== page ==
Do You Desire Homeownership?
Despite homeownership being touted as the American dream, not everyone wants the responsibility and commitment of owning a home. There's no guarantee that home values will rise, or that they'll rise above inflation, so there may not be a financial benefit to owning a home.
Current Market Trends
As of June 2021, the housing market is somewhat explosive, in part due to low interest rates and a higher demand than supply. Within the seven-day period ending March 14, for example, 61% of homes under contract had sold in two weeks or less. The speed of sales has also helped inspire rising prices, with homes selling for a median, all-time high of $330,250, at an average of 100% the asking price, according to Redfin.
Meanwhile, as the price to buy a home increases, the cost of rent may, too, according to Redfin’s recent predictions of the COVID-19 pandemic’s impact on the housing market. This is especially true of short-term rentals, and rentals within popular migration cities such as Atlanta and Austin.
Buying vs. Renting Among Younger Generations
It’s important to take a look at how different generations are approaching the market.
Millennials—those currently ages 22 through 40—accounted for the largest share of home sales in 2020, at 37% of buyers, according to an annual trend report from the National Association of Realtors (NAR). Millennials are the largest generation of the U.S. population, though, and are still purchasing homes at a lower rate than previous generations.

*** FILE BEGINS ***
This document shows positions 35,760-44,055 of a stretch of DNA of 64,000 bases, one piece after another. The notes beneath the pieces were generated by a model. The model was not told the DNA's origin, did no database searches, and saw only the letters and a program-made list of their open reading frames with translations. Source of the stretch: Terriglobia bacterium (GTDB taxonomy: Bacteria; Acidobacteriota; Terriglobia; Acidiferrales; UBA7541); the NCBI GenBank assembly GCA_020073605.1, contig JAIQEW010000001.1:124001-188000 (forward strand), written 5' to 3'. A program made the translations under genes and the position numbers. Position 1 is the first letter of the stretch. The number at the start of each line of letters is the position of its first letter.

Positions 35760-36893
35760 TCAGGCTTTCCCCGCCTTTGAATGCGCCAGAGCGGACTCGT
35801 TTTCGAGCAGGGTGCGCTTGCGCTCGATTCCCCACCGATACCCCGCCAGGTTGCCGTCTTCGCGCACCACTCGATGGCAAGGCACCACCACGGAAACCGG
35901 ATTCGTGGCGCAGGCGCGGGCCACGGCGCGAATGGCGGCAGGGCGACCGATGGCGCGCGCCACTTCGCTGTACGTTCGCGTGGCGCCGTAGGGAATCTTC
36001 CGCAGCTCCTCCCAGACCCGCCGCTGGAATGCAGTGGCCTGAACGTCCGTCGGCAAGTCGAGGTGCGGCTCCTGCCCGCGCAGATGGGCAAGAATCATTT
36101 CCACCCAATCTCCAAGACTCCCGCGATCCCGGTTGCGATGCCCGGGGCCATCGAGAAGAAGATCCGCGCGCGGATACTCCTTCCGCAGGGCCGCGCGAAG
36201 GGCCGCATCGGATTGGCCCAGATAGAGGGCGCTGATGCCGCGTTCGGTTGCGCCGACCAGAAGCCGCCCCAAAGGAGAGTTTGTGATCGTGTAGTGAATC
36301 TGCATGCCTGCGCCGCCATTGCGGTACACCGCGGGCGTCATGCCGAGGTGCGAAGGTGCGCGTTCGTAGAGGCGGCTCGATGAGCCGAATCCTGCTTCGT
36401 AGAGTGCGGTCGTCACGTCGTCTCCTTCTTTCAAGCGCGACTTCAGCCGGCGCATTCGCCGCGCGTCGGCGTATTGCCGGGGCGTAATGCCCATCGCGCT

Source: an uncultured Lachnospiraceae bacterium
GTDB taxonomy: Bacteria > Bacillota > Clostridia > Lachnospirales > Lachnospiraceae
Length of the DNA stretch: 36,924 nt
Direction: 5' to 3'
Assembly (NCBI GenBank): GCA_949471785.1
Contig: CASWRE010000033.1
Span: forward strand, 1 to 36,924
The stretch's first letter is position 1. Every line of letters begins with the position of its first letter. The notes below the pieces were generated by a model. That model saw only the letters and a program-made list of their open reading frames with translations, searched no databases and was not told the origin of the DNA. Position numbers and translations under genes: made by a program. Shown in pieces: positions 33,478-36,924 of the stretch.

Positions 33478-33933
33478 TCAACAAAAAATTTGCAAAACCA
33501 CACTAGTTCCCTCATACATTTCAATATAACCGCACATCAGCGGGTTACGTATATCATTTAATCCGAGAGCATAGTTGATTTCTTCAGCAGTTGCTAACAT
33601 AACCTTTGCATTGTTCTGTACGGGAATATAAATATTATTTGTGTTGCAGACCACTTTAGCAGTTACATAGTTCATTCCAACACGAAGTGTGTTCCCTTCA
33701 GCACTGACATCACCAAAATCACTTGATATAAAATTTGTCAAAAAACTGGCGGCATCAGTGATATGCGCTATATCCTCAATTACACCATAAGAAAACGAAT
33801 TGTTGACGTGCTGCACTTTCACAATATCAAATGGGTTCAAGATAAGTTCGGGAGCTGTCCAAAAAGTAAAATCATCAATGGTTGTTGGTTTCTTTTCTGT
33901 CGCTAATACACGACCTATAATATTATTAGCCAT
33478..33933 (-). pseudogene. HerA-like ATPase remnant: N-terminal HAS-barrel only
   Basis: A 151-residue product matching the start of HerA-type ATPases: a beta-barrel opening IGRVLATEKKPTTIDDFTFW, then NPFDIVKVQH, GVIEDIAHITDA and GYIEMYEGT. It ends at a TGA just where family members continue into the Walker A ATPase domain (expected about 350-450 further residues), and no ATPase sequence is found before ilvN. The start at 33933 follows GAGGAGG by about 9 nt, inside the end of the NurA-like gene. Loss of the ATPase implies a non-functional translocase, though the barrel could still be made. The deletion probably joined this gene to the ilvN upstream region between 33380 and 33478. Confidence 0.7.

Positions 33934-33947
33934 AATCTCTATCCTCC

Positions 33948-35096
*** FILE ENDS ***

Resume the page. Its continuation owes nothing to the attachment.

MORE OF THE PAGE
By the age of 30, 42% of millennials own homes, compared to 48% of Gen Xers and 51% of those in the baby-boom generation, according to a report from Apartment List. There is a general hesitation from many millennials to own a home, the report suggests. In 2020, 18% of renters in this generation said they plan to rent forever—up for the third consecutive year from 12% in 2019.
Minority homeownership is a huge problem of note in the U.S. housing market. By age 30, according to a report from Apartment List, the white millennial homeownership rate (51%) is already two-and-a-half times that of Black millennials (20%).
It’s hard to measure how the newest generation, Gen Z, will feel about the housing market. The annual trend report from NAR suggests that it’s too soon to gauge, as buyers under the age of 21 made up only 2% of respondents. However, a recent survey from Freddie Mac reports that while they understand the financial challenges ahead of them, 86% of Gen Zers aspire to buy a home someday.
The Bottom Line
There are arguments for both renting and buying, yet recent trends point toward a higher interest in homeownership among younger generations.
However, trends shouldn’t dictate your choice. The decision to rent or buy is a personal one. Are you ready to stick with one location and take responsibility for the property in exchange for equity in a home? Or would you rather sacrifice equity to give yourself the freedom to move when you want?
Carefully consider all your finances, goals, and needs as an individual or family before deciding one way or another.